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The BBC's John Brain
"The stolen machine is a unique piece of history"
 real 28k

Director of Bletchley Park Christine Large
"Whoever got in by-passed security systems on the gate"
 real 28k

Monday, 3 April, 2000, 15:40 GMT 16:40 UK
Reward offered for coding machine
Bletchley Park
Bletchley Park: Amnesty offered for opportunist thieves
A 5,000 reward has been offered for the return of an Enigma machine which was used by the Nazis to send coded messages during World War Two

The machine, worth about 100,000 and one of only three in the world, was stolen from the code-cracking Station X at Bletchley Park, Buckinghamshire on Saturday.

The reward is being offered by BT, owners of part of the site in Milton Keynes since the Second World War.

The missing Enigma machine
"It is a tragedy that the machine has been stolen," Alan White, director of BT's property division, said. "I would like to see it back in its rightful place with Bletchley Park Trust."

The enigma machine looks like an old-fashioned typewriter, but the codes it produced were so sophisticated the Germans believed they were unbreakable.

Enigma amnesty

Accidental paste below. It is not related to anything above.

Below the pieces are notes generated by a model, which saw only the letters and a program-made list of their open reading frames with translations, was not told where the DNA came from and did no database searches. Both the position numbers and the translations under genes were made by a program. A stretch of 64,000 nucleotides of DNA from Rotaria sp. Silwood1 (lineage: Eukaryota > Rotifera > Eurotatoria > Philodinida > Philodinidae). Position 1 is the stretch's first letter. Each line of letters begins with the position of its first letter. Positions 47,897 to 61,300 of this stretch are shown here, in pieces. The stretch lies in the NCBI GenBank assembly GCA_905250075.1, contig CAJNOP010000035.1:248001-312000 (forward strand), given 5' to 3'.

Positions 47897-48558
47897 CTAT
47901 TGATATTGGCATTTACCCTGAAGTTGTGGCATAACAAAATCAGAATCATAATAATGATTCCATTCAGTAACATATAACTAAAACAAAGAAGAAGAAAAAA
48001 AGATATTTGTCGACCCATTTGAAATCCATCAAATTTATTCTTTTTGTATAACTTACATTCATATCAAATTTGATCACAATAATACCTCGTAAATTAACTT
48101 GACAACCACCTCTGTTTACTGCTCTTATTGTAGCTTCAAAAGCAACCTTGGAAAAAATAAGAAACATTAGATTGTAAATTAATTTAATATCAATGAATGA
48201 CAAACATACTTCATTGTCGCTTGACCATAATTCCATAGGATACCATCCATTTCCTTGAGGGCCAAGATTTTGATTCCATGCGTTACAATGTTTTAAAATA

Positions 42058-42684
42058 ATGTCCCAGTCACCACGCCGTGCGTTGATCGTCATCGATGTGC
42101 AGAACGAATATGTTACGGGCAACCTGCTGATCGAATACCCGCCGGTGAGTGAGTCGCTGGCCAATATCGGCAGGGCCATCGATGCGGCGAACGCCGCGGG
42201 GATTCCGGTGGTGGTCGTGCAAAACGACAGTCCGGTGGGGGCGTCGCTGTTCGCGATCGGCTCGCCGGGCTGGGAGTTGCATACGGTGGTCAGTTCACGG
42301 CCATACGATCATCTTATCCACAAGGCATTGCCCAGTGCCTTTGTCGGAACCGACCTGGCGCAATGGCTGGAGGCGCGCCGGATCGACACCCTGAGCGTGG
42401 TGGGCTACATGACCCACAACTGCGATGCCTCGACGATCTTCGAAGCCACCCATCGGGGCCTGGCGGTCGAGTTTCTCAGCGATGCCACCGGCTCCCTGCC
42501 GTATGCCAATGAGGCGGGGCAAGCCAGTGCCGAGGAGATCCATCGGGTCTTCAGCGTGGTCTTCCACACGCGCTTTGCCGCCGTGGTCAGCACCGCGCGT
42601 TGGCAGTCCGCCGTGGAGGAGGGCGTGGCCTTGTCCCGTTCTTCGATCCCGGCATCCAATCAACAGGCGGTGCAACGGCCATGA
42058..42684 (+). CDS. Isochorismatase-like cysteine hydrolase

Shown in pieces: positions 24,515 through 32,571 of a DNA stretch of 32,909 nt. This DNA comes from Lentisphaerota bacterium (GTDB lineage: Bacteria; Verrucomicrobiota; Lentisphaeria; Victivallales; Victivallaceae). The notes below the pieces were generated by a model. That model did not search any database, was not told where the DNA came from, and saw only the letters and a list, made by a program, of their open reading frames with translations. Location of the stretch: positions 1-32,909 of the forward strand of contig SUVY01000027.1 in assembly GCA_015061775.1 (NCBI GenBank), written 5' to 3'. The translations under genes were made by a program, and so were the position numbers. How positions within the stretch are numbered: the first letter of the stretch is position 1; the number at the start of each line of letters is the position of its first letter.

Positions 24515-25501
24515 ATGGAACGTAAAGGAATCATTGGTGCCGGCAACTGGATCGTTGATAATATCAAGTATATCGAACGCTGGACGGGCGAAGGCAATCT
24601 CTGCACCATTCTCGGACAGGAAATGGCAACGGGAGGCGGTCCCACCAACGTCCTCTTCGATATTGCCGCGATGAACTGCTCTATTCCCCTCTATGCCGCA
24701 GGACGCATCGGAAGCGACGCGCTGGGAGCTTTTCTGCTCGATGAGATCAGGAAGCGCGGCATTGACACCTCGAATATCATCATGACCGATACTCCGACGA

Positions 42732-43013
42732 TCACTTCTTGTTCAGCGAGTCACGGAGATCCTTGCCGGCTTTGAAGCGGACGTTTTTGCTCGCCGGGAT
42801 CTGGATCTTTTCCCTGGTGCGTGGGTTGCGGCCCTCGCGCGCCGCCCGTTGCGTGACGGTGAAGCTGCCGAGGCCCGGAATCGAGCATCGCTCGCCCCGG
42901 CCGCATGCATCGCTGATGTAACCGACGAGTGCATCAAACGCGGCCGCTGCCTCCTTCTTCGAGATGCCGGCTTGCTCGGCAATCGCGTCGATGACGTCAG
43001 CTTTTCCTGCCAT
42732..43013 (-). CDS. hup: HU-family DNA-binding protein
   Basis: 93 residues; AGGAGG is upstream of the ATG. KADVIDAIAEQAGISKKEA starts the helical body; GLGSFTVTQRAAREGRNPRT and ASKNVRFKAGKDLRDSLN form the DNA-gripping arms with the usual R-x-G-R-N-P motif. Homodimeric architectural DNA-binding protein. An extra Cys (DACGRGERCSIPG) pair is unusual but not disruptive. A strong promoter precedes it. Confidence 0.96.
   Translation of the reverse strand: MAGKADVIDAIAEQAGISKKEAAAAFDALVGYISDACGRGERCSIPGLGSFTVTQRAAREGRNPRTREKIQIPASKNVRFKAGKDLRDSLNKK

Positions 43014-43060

Bletchley Park Trust director Christine Large said the trust and police were prepared to offer an amnesty if the machine was stolen by amateurs who wanted to return it.

"If it's some young twit who's just run off with it who realises it was a silly thing to do, or if it was a prank, we're not going to be heavy-handed with them," she said.

"Our priority is get the machine back in good condition."

She said the theft had cast a dark cloud over Bletchley Park.

"We would liken it to the theft of the Cezanne at Oxford's Ashmolean Museum."
Alan Turing
Alan Turing: Maths genius who worked at Station X
Thames Valley police say the machine was stolen on Saturday afternoon, when the centre's museum was open to the public.

Officers believe it was lifted from a glass display cabinet, where it formed the centrepiece of the main public display.

Security at the site is being stepped up since the theft.

Top codebreakers

The codebreakers of Station X are credited with shortening the war by several years.

The top secret site employed teams of mathematicians, linguists and chess champions. By the end of the war 10,000 people were working there.

Its work was so secret that even after the war its existence was not revealed. It was not until 1967 that details were made public, and some of its former workers later appeared on a television documentary about the station's historic achievements.

Winston Churchill had dubbed the staff as "the geese that laid the golden eggs, and never cackled".

The codebreakers included mathematician Alan Turing, seen as a genius whose pioneering work paved the way for modern computers.

The site was eventually scheduled for demolition, but a farewell party brought together 400 codebreakers whose stories were so fascinating it was decided to try to save the building instead.

Not only was that goal achieved, but the story of Station X is being turned into a 90m Hollywood blockbuster starring Harvey Keitel and Jon Bon Jovi.

Rock star Mick Jagger is a Bletchley Park enthusiast, and even owns an Enigma machine, but of a different type from the one stolen.

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